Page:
Monaghan said that the safest way to resolve any such encounter is to approach law enforcement “after that situation has de-escalated.” He stressed that every New Jersey police department has a clear process for fielding complaints of officer misbehavior, and an obligation to report and investigate every such incident.

“Those mechanisms to grieve your treatment are there,” the chief said.

Monaghan said that police do not consider the thefts of the banners to be a bias incident because no threats of violence or intimidation were levied against the church or its congregants in connection with the act. He also said that the township does not have a history of discriminatory crime. According to the New Jersey State Police Uniform Crime Reporting Index, the township last suffered a bias crime in 2011, when statuary at a pair of Catholic churches was damaged, according to The Philadelphia Inquirer.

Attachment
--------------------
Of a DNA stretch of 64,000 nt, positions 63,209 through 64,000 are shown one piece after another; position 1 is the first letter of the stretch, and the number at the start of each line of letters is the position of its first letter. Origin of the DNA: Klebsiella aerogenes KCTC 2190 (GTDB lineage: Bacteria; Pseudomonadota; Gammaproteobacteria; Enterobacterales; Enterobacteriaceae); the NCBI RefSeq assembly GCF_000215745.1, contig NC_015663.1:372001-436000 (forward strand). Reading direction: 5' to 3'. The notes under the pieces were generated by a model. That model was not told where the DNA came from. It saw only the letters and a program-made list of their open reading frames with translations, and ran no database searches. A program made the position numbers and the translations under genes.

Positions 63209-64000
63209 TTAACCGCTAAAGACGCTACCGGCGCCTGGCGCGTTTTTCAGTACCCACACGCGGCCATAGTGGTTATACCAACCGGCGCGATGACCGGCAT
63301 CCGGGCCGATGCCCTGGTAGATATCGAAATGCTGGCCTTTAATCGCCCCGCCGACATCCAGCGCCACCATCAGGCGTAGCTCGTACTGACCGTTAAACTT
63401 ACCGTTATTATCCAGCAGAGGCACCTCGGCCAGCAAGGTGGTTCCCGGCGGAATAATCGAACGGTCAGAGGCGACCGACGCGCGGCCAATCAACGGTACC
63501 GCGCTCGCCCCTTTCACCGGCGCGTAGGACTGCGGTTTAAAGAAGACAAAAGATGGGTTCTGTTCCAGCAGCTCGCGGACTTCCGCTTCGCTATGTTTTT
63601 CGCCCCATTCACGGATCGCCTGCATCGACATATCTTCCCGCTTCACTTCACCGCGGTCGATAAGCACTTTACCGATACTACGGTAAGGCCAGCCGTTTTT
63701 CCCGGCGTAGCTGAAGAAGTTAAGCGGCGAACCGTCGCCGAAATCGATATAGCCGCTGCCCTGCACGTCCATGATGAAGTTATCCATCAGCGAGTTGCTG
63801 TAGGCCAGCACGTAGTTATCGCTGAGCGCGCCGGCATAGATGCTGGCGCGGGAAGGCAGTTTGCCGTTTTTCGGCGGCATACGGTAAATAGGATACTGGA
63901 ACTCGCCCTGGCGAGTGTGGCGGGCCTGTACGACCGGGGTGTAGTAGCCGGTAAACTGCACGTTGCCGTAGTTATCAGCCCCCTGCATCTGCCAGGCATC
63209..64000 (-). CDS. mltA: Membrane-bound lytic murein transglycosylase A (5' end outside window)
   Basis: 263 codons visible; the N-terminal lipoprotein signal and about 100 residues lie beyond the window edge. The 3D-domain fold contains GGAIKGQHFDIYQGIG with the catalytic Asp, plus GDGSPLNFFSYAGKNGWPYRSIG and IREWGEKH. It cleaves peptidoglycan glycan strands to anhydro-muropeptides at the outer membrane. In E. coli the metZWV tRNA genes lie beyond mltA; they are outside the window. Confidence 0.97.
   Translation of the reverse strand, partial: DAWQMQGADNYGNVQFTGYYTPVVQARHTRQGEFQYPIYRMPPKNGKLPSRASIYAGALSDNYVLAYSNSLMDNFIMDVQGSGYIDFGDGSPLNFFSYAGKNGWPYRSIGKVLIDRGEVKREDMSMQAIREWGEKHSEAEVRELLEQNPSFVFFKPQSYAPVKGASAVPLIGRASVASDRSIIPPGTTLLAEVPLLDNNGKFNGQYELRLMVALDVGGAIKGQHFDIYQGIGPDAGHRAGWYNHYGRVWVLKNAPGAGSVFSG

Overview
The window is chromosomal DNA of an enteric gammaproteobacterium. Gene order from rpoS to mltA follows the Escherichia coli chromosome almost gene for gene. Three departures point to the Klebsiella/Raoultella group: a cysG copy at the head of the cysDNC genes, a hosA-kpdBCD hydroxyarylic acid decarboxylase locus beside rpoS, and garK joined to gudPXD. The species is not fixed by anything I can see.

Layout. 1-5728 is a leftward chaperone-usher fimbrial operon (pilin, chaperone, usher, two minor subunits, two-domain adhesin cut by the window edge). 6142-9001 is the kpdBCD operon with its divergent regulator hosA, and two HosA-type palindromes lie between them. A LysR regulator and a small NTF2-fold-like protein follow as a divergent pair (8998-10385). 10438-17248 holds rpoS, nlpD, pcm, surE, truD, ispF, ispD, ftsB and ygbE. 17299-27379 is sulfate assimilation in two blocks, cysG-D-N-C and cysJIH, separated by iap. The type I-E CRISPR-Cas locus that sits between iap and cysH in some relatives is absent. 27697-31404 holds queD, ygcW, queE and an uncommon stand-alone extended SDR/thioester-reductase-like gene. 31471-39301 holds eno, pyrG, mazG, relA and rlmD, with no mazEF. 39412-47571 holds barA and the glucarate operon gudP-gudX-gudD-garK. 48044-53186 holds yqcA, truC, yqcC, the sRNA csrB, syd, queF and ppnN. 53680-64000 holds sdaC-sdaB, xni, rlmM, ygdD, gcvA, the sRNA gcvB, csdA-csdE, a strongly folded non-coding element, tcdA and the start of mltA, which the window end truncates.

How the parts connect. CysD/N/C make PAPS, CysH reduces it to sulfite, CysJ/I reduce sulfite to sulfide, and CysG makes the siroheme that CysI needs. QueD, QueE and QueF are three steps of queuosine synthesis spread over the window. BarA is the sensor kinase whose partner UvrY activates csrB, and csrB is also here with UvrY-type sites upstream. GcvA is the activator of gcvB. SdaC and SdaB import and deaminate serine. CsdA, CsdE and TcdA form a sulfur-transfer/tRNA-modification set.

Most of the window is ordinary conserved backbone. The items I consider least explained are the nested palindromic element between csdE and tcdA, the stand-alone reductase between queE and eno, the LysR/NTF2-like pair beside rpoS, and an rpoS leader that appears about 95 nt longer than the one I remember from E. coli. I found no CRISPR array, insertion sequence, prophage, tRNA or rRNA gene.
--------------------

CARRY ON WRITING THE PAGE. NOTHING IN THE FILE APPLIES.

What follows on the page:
“We’re treating it as an isolated incident,” Monaghan said. “We don’t historically have those issues here. This department is deeply rooted in the community.”

Although congregants at the church may have intended their conversation to be an examination of white privilege, the “Black Lives Matter” message carries an implicit criticism of police tactics that Monaghan said rankles officers who perform their duties with professionalism. The chief has taken strides to create a diverse police department in Cherry Hill, even opening up its hiring processes to public scrutiny, to combat that perception.

“We have a great relationship with different civic groups throughout the community,” Monaghan said. “Part of our mission is to protect life and save life regardless of who the person is. We value life, and everyone’s life. The majority of police officers are good, and we’re here to do good.”

Monaghan called the incidents “a negative cloud on the community” and promised increased, focused patrols on the area.

“It’s disheartening,” he said. “Hopefully it’s isolated and it stops.”